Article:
On Friday, The Psychedelic Furs return with “Made of Rain,” their first new album since 1991’s “World Outside.”
The British new wave/post-punk band was co-founded by singer Richard Butler and his younger brother, bassist Tim Butler. Together, they scored early ’80s hits including “Love My Way,” “Heaven” and “Pretty in Pink.” The group took a hiatus in the ’90s to pursue other projects, but reunited with an altered lineup in 2000.
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Question: The Furs have toured off and on together since 2000. How long has this new album been in the works?
Tim Butler: After we got back together in 2000, we were always planning on doing an album. But we were very nervous of it not being on par with our past work. So we’d write songs, send them to each other, and be like, “That’s OK,” and then push back the idea of going into a studio. But then in the six months leading up to when we recorded “Made of Rain,” we felt we finally had enough great songs to go on an album. It was like, “It’s now or never,” and we recorded it really quickly. Now the plan is to do another album, but a lot quicker than 30 years.
Q: What’s the first song you remember writing for the album?
Richard Butler: It might’ve been “The Boy That Invented Rock Roll.” I generally get inspired by the feel of the music and just start writing. I wrote down these words, “A flight of crows my insect heart,” and thought, “That could be a place where rock ‘n’ roll comes from.”
Q: Why the title “Made of Rain?”
Richard: I was struck by the Irish poet Brendan Kennelly, who wrote a poem called “The Man Made of Rain.” It was about this figure that appeared to him while he was undergoing quadruple bypass (surgery) and slipping between life and death. He had this somewhat epic vision where this man made of rain would come and visit him. I thought that was a great title, but I didn’t want to totally rip it off. But I thought “Made of Rain” fitted with the mood of the songs. It’s a fairly melancholic record.
Q: The Furs have had a recent pop culture resurgence: “The Ghost in You” was used in Season 2 of “Stranger Things,” and “Love My Way” features prominently in 2017’s “Call Me By Your Name.” Have you seen either?
Tim: Oh, yeah, I watched all the episodes of “Stranger Things,” and once I heard “Call Me By Your Name” had “Love My Way” in it, I went to go see it. I was surprised the amount of times you hear the song in (the film), and there’s that one scene where they’re talking about the band and someone says, “Yeah, we went to England to see them last year. Richard Butler’s great.”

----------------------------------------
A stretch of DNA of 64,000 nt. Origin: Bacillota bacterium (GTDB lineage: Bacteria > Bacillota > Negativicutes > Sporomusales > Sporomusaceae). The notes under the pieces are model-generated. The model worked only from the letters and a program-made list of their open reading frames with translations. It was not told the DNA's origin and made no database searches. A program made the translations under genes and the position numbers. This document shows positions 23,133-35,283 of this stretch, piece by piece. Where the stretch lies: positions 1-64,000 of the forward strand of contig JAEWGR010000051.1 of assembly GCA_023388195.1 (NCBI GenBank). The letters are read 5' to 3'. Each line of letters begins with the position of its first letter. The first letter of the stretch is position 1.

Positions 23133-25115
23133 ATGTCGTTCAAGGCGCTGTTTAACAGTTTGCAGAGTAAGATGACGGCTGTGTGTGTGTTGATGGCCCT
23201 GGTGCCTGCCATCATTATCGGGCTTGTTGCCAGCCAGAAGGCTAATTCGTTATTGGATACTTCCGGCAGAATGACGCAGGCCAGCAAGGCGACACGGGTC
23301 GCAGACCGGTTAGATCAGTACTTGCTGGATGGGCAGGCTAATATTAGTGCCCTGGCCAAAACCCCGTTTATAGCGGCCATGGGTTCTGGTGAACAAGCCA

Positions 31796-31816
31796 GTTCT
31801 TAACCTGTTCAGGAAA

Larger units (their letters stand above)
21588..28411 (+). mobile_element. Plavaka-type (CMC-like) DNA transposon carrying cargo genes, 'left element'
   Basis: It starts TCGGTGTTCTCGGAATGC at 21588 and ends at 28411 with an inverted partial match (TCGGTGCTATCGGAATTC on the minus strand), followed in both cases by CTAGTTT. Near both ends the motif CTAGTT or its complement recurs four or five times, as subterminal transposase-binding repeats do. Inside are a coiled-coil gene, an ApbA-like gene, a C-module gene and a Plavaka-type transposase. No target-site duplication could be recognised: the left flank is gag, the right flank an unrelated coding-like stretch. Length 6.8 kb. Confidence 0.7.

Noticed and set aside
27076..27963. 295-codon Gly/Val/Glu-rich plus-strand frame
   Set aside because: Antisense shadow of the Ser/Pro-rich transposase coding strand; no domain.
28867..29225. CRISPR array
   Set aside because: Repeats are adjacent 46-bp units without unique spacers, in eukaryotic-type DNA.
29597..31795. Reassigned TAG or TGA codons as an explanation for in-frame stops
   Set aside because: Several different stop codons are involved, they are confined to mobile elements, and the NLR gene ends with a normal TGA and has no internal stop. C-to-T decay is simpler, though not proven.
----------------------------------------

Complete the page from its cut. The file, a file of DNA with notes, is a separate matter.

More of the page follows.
It makes you feel really proud, to be sitting in a cinema audience and hear the name of your band. When you start a band, you don’t know where it’s going to go or how long it’s going to last. You just get it together to play music with your friends and have a few beers at the local club. You never think, “40 years later, I’m going to be sitting in a cinema listening to a song that I helped write.” It’s still exciting.
Q: Did “Call Me By Your Name” director Luca Guadagnino reach out to you directly?
Richard: No, but I’m really pleased with the way the song was used. John Hughes, God bless him, he got the message completely wrong – or maybe misinformed people about the message of “Pretty in Pink,” and made it seem somewhat triter than the actual song was. Whereas “Call Me By Your Name,” it was the perfect use for that song.
Q: What don’t you like about the way “Pretty in Pink” was used? (The 1986 movie was named for the song, which was first released in 1981. The band recorded a new version for the film.)
Richard: It was very literal. It wasn’t about wearing a pink dress – I mean, pink was my metaphor for somebody naked. The message was very different. The message (of the song) was from a very sad girl in a very sad situation.
Q: Do you regret being part of the movie?
Richard: No, not at all. It was a mixed blessing, really. It broadened our fan base, I suppose, but a lot of people were put off by that whole Brat Pack vibe and thought it was a sellout somehow on our part. They maybe think we had more to do with it than we did.
Tim: I’m not holding my breath. It would be nice, but I think it’s just a name. I can remember John Lydon (of the Sex Pistols) refusing to show up, just because it’s so anti what punk was about. It’s a really corporate sort of thing. As long as you play live, go out and see your fans singing along to the songs, you know what you’ve given to music and those people. You made them happy. That’s the big payoff after 40 years – that’s all the accolades you need to have.